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Alternatively, customers can drop off a parcel at their local PACK & SEND outlet. There are 110 stores in Australia, 18 in NZ and 18 in the UK. “That retail network has become critical to e-commerce parcel delivery,” says Michael. “Because we act as an alternative delivery point — we receive 125,000 parcels a year for people who aren’t home when the courier makes a delivery, for example — the customer can pick it up at their local store at a convenient time.”

He says the outlets are also becoming fulfillment centres for e-commerce sellers. Many of these are small businesses that initially store product in a garage or self-storage facility and do all the packing and dispatch themselves. When this becomes unwieldy, PACK & SEND is able to fill the gap. “That’s probably one of the biggest trends at the moment with so many businesses selling product online. It’s all being outsourced to companies like PACK & SEND that have systems in place. We handle it for them so they can focus purely on selling their product.”

Amazon App On Franchise Buyer

Michael doesn’t see logistics giants such as Amazon as competition in the e-commerce fulfillment market because they tend to cater to large-volume organisations. “There’s so much business out there and we’re really well suited for SMEs,” he says, noting that some big players, operating from a single mega warehouse, choose to still use PACK & SEND services for “micro-fulfillment”. 

“For example, an Amazon or any other big player might want to be able to deliver their product within an hour or two of it being ordered online. We can put their product in our network of stores and when customers order it online they can either collect it or have it delivered through one of our fast courier services. This micro-fulfillment offering is a big point of difference, a unique thing we have in the marketplace.”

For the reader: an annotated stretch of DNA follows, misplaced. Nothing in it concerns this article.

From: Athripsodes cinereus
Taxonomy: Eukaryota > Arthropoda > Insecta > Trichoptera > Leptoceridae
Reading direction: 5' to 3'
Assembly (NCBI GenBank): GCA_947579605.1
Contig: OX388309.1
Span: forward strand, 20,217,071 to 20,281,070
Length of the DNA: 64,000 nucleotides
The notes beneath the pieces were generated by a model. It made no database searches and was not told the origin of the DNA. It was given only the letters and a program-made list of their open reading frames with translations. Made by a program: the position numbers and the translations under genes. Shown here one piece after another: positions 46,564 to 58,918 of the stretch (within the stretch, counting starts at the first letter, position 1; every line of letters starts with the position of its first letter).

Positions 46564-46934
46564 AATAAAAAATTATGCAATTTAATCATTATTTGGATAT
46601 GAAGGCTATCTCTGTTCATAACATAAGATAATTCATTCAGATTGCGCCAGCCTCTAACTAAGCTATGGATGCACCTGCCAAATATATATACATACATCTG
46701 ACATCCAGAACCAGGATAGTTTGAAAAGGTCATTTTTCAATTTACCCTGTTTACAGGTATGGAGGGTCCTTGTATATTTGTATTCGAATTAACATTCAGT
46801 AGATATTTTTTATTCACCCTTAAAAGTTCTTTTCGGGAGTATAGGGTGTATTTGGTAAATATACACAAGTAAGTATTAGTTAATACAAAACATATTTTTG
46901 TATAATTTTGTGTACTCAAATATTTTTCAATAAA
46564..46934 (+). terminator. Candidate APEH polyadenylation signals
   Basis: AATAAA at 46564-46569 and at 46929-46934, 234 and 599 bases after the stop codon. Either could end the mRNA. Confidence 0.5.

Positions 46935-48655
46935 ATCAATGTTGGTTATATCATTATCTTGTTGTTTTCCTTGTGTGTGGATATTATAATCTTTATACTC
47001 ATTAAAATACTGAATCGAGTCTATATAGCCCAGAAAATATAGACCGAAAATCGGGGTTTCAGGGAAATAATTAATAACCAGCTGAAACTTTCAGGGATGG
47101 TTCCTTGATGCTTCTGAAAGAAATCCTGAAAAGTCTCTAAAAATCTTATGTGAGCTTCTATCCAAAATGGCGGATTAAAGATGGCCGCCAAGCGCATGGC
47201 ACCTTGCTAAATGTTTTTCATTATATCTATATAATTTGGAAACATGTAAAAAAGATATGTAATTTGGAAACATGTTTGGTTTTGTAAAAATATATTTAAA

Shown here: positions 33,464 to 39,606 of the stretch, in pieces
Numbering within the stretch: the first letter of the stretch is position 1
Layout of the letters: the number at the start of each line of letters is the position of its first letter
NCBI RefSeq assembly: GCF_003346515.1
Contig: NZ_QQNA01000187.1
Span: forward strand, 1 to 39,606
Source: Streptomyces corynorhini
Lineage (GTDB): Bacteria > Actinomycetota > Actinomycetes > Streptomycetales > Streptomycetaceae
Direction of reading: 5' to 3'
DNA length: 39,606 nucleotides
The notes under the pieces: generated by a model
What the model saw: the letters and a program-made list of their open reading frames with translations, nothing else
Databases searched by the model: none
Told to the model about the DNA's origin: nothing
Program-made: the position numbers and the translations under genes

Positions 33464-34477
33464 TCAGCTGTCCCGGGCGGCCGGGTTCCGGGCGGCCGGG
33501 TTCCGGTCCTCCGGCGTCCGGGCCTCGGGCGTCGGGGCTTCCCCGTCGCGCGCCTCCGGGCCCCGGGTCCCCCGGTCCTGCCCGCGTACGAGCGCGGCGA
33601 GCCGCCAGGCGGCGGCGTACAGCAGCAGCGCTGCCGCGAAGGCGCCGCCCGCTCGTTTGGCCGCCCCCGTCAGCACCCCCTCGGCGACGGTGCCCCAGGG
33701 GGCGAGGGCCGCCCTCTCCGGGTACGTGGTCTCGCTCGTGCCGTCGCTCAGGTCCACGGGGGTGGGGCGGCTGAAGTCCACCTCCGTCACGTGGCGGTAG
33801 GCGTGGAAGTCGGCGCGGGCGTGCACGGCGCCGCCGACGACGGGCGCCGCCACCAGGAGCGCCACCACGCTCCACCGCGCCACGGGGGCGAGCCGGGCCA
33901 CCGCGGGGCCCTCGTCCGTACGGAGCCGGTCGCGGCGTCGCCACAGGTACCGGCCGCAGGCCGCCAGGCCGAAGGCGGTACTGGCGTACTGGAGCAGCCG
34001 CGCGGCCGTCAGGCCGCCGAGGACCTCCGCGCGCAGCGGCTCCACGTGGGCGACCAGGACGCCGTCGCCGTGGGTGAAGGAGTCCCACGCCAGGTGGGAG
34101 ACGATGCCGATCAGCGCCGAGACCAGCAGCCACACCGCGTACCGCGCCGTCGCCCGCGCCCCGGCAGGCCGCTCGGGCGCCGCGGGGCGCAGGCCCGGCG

Freight changed

The next game-changing shift for the business came with an awakening in the way the world saw online buying. Despite all the hype, and significant volume of sales, eBay had yet to become a mainstream activity. But by 2012, retailers were seeing its impact and courier companies were noticing a massive shift in the profile of the freight they were carrying. 

Suddenly, the bulk of deliveries were not to businesses, but to homes. “That was another opportunity for us to play an important part,” says Michael. “We could see where the market was going so embarked on a significant digital transformation to our network. Over the past four or five years, we’ve invested $5m in technology and capital investment to ensure our franchisees can offer the right services to customers and have the technology for ongoing strong growth.”

Michael says that ongoing strong growth, with a demand for at least another 45 retail outlets in Australia, is a big plus for his franchisees. “We have enormous amounts of customer leads,” he says. “We give our franchisees a ‘first-year brand lead guarantee’ as a startup. That you’ll get brand leads, which, if converted at the current rate of our franchisees, is equivalent to $140,000 of gross profit.”